New legislation would allow out-of-state competition in Michigan’s energy market
By Saodat Asanova-Taylor
Capital News Service
LANSING – Should Michigan allow more out-of-state energy companies to enter its energy market?
While some lawmakers agree that it’s necessary to provide alternative choices for customers, industry groups counter that it might jeopardize Michigan’s ability to generate sufficient power in the future.
The legislation would overturn the current 10 percent ceiling on the energy market served by out-of-state utilities.
A 2008 law that replaced competition with government-controlled rate setting caps electric competition at 10 percent.
Rep. Mike Shirkey, R–Clarklake, the primary sponsor of the bill, said one of the fastest-growing expenses for Michigan is energy, and the state must eliminate obstacles to fair competition.
“The reality is that businesses in our state are negatively affected, as factory electric rates are higher in Michigan than neighboring Indiana, where the rates are 22 percent lower,” he said. “It makes Michigan business and government customers pay a $1 billion premium,” Shirkey said.
Customer Choice Coalition, a group of businesses, associations and power suppliers that opposes the proposal, said Michigan electric customers pay the highest costs in the Midwest with rates nearly 30 percent higher than they were in 2008. In contrast, wholesale prices of electricity nationally decreased by 40 percent.
According to Shirkey, the 10 percent cap significantly limits the number of Michigan customers having access to a competitive and open electricity market.
“The artificial 10 percent level of competition doesn’t have any meaning, other than resulting in the government picking winners and losers,” he said.
“I think open competition is healthy right now. It drives innovation, efficiency and lower prices. We need to provide competitive energy costs,” Shirkey said.
Co-sponsors include Reps. Amanda Price, R-Holland; Bob Genetski, R-Saugatuck; Dave Agema, R-Grandville; and Mark Meadows, D-East Lansing.
Meanwhile, some industry groups and legislators strongly oppose the bill.
The Michigan Jobs and Energy Coalition said it would let out-of-state companies line their pockets at the expense of Michigan customers.
Phil Lewis, senior account executive at the public relations firm Truscott Rossman, said the change in policy would be a huge risk for the state economy. The firm represents the coalition.
“Michigan is on the path to generate long-term energy sustainability. The cost associated with that is an investment in infrastructure. If we change the policy, it will follow with customers’ increased electricity bills and loss of jobs,” he said.
Sen. Mike Nofs, R-Battle Creek, who chairs the Senate Energy and Technology Committee, said his committee reviewed the energy policy in 2011. Results revealed that it was working as intended and there is no need to make changes.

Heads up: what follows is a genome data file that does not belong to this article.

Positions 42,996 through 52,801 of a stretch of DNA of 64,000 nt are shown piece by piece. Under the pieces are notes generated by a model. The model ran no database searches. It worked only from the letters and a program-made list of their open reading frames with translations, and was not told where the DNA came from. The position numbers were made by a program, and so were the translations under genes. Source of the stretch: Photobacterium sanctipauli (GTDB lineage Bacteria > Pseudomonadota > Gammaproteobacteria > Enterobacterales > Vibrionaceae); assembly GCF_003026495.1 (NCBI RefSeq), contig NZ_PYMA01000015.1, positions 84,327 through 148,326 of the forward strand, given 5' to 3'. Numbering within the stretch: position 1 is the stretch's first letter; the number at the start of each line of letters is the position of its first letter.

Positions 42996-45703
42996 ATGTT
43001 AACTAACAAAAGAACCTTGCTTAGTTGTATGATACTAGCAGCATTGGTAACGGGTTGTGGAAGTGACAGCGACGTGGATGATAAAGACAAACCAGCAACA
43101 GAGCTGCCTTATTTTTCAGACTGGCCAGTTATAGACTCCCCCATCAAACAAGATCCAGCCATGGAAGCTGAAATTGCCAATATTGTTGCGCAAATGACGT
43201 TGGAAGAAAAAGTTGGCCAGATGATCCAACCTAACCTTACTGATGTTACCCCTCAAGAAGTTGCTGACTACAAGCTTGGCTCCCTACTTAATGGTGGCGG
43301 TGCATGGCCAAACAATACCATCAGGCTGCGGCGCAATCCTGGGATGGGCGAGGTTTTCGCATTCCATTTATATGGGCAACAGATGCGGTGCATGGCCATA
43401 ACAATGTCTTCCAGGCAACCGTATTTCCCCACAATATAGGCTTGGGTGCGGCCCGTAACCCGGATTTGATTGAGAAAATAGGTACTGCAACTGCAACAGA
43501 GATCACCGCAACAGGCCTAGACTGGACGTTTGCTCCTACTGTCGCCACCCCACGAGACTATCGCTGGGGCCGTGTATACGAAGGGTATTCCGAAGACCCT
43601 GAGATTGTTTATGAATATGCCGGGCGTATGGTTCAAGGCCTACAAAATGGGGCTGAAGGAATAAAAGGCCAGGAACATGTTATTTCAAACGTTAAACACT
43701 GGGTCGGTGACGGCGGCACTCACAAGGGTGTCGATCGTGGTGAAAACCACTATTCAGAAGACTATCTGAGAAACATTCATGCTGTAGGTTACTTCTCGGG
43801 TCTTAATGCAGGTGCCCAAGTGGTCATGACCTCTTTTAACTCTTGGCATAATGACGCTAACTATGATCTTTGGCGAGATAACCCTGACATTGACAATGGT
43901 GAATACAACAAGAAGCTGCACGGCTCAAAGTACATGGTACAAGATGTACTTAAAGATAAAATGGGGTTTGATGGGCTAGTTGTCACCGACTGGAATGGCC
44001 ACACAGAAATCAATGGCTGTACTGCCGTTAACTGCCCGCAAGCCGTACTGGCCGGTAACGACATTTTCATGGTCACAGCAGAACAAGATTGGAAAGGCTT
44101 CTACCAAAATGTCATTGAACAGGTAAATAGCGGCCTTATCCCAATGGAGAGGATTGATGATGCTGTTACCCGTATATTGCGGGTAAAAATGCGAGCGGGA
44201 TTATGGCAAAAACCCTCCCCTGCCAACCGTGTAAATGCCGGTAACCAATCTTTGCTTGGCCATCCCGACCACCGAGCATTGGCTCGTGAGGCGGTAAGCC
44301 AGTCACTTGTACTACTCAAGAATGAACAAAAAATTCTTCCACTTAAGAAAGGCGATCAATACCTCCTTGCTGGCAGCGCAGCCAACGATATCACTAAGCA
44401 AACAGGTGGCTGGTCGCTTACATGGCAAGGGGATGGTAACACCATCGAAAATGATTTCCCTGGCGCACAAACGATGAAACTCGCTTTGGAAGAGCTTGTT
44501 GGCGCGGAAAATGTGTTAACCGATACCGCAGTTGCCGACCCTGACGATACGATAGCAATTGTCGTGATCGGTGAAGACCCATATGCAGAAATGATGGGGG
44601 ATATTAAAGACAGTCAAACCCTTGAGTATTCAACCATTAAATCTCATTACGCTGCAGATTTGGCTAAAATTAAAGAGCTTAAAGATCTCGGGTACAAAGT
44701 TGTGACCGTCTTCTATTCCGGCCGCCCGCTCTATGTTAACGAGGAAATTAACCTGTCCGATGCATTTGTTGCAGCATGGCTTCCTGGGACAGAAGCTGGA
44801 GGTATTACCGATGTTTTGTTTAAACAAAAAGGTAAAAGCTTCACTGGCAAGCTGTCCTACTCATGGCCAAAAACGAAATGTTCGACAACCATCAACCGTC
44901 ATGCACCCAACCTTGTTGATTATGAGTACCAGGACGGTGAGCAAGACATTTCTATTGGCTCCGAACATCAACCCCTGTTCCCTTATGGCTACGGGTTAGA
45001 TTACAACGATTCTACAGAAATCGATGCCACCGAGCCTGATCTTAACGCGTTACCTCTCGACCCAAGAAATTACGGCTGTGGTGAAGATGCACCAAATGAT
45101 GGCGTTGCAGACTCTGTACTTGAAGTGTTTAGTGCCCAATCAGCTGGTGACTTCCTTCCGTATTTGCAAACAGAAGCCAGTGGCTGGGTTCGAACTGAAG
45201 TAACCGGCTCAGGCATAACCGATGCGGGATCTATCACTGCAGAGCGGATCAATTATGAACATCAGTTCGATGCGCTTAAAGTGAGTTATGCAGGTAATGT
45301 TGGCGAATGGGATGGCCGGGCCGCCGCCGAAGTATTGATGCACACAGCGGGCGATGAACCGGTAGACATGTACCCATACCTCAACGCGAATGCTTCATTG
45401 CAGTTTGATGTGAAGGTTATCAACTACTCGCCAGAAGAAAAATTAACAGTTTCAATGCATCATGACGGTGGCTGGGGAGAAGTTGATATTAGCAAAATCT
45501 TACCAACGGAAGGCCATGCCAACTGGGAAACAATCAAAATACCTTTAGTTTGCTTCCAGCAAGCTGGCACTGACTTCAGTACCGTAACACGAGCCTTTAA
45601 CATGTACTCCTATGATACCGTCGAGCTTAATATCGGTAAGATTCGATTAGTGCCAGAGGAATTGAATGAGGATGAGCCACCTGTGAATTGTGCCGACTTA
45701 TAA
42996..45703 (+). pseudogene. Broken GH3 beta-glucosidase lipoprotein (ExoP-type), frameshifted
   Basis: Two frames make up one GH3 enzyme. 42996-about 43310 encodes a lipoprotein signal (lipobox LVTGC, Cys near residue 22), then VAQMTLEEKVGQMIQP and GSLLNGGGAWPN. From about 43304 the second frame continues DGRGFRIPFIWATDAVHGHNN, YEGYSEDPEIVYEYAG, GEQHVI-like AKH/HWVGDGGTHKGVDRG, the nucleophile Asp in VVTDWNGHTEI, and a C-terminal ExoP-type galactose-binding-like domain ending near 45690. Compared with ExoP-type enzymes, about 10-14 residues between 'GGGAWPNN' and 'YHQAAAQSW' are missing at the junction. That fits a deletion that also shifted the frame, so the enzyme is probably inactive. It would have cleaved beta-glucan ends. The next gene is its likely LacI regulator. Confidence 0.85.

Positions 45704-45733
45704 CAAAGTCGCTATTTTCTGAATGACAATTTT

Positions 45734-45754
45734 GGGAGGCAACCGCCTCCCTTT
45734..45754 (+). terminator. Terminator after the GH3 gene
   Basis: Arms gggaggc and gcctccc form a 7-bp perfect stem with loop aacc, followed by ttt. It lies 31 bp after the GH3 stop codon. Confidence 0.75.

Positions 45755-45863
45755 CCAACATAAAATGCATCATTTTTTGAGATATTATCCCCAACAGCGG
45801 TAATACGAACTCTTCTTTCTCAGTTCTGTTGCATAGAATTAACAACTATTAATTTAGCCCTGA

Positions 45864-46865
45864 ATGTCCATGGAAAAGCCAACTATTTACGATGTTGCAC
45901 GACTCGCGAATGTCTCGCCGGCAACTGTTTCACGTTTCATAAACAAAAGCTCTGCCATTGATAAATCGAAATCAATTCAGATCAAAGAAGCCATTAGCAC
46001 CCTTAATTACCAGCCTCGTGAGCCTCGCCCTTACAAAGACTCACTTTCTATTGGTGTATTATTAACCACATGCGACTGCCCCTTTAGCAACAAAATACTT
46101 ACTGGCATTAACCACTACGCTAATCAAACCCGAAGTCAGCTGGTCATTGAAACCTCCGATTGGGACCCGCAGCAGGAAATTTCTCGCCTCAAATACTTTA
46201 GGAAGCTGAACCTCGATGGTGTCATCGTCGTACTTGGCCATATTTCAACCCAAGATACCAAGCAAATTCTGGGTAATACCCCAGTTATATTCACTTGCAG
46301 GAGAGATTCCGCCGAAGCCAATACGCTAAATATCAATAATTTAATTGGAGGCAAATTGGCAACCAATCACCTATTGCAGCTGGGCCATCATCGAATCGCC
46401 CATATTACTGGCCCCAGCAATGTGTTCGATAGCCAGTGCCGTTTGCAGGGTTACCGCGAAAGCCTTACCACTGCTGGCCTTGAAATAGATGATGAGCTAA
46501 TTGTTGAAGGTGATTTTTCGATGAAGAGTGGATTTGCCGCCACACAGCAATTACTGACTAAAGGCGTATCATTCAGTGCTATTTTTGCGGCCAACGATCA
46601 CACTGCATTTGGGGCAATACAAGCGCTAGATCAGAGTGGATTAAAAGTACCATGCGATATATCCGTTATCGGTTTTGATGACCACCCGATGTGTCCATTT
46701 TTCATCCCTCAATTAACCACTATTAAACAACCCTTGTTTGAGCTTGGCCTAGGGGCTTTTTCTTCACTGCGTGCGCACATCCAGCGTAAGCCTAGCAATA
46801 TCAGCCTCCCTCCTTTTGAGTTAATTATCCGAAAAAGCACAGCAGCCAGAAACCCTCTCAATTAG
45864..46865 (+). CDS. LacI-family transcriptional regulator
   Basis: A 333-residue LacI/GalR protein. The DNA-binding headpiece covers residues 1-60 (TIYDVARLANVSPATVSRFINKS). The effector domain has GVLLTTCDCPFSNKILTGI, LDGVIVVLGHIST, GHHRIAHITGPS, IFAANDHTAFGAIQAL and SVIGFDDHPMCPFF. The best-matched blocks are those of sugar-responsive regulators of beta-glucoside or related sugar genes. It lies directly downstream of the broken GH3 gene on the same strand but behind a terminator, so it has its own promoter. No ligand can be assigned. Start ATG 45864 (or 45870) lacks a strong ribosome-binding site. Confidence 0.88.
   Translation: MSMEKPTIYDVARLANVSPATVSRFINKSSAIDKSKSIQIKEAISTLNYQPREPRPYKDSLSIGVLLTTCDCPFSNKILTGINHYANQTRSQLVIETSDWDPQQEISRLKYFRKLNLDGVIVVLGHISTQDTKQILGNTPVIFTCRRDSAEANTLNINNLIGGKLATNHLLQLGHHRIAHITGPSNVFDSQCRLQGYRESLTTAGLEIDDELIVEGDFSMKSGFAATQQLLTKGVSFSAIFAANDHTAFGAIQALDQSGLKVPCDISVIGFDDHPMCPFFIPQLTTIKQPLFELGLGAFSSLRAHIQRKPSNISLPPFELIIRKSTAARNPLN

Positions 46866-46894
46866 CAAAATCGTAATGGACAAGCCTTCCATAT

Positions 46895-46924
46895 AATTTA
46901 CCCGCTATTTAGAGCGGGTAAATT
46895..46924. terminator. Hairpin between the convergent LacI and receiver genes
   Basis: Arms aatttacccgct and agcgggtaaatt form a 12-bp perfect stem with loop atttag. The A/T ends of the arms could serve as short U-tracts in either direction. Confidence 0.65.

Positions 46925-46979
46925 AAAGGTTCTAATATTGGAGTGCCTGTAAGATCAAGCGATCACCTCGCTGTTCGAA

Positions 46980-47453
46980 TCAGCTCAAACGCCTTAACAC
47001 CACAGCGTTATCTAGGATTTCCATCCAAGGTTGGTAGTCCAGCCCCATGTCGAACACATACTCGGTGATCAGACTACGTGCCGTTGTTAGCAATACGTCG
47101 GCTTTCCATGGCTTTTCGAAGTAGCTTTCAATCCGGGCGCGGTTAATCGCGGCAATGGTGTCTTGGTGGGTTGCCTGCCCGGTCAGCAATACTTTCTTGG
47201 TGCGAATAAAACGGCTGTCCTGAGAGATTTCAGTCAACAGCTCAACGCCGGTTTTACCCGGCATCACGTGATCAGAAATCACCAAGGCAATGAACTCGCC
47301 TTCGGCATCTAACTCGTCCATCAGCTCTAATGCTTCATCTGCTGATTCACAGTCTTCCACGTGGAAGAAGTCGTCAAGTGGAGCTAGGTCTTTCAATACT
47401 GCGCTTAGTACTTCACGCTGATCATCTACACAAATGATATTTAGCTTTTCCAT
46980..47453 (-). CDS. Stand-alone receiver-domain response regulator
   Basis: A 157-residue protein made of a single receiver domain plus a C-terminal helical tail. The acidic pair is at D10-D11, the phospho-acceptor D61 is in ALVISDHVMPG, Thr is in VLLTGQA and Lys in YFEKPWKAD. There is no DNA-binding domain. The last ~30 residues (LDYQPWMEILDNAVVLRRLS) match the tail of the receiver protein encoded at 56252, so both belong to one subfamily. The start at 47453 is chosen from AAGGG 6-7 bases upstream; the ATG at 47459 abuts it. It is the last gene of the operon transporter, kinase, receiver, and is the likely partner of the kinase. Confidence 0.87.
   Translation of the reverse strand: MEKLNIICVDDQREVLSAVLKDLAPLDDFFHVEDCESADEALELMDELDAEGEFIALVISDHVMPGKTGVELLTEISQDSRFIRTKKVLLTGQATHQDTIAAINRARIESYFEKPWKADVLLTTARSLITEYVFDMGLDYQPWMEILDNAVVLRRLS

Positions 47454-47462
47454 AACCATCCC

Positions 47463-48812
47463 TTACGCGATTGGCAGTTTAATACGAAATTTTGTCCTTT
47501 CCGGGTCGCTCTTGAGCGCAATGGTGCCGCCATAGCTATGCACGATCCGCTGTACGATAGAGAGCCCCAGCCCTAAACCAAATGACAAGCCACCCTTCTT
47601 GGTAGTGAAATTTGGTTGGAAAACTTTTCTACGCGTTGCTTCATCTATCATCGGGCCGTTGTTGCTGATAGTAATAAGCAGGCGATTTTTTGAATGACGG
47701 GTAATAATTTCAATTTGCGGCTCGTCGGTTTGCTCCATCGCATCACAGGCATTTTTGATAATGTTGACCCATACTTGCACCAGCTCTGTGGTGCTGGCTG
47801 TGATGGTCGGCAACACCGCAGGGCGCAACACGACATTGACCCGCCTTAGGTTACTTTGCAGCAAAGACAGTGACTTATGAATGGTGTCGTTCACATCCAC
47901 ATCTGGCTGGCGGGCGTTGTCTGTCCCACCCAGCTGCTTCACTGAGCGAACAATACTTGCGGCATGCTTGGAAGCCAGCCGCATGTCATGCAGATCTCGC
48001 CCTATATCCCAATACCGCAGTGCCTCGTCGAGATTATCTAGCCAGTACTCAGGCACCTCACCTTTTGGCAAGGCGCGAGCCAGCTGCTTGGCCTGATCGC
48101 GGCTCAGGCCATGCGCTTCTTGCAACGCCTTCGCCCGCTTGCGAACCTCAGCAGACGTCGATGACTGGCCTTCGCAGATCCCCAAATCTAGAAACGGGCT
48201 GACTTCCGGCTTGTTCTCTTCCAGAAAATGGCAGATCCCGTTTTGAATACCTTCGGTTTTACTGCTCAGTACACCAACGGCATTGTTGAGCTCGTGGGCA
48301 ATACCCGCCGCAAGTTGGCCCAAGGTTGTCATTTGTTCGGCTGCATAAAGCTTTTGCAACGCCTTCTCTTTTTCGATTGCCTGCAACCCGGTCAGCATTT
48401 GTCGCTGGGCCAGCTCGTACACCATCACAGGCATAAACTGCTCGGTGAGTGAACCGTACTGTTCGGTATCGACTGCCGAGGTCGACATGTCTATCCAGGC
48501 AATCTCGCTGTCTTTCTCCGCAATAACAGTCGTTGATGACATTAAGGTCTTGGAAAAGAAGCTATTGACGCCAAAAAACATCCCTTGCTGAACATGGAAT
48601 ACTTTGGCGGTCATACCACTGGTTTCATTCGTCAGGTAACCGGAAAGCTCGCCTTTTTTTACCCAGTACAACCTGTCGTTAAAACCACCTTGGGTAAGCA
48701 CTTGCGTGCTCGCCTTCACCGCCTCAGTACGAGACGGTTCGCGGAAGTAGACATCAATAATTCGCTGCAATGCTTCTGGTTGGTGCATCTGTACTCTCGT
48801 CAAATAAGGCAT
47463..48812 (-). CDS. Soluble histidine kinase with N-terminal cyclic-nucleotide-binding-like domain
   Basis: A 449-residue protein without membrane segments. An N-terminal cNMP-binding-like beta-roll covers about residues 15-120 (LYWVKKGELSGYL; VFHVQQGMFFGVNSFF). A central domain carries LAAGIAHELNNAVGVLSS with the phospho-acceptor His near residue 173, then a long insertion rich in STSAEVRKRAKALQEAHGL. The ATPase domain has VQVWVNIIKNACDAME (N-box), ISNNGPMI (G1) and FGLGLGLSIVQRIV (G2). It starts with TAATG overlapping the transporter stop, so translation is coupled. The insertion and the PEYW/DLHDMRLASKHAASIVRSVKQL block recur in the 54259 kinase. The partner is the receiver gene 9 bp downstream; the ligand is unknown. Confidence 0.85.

“If we extend choice for companies to get energy from out–of-state companies for a cheaper price, it will leave about 1.8 million consumers at the household level with higher bills. They have to pay more to keep the infrastructure going to produce the same amount of energy,” he said.
According to Nofs, common practice shows that out-of-state companies go after big industries that use a lot of energy and never come out and get residential customers.
“I don’t think it is good for us. We can’t afford it right now because people don’t have the money. We allow one company to get a cheaper price and let millions of residents pick up the debt and pay the increased cost,” Nofs said.
Jim Weeks, executive director of the Michigan Municipal Electric Association, said he endorses the concept of a deregulated energy market but is concerned that out-state energy companies will not have the same obligation to serve as local companies.
“They can work for 4-5 years, and if the national economy turns around, they complete their contracts and leave for better places. It means local energy companies have to generate more energy to be able to pick up the customers when they return,” he said.
Weeks said the legislation is not a win-win way for Michigan to provide reliable investments in energy development and job creation.
“Out-of-state companies mainly transmit energy through wires from other states. They don’t build plants and don’t create jobs,” he said.
“So our government has to decide whether we need to sacrifice long-term economic development for short-term lucrative business profit,” Weeks said.
James Ault, president of the Michigan Electric and Gas Association, said that if the state allows more out-state companies into the market, they should bring more innovative alternative energy development techniques to justify their presence.
“In eight to 10 years, most of Michigan’s energy plants operating on coal will shut down. Eventually there can be a shortage of energy and jobs,” said Ault.
“The out-of-state companies need to bring some innovative and cost-effective technology that can be used in the long run to generate alternative energy, build more plants and create jobs,” Ault said.
The bill is in the House Committee on Energy and Technology.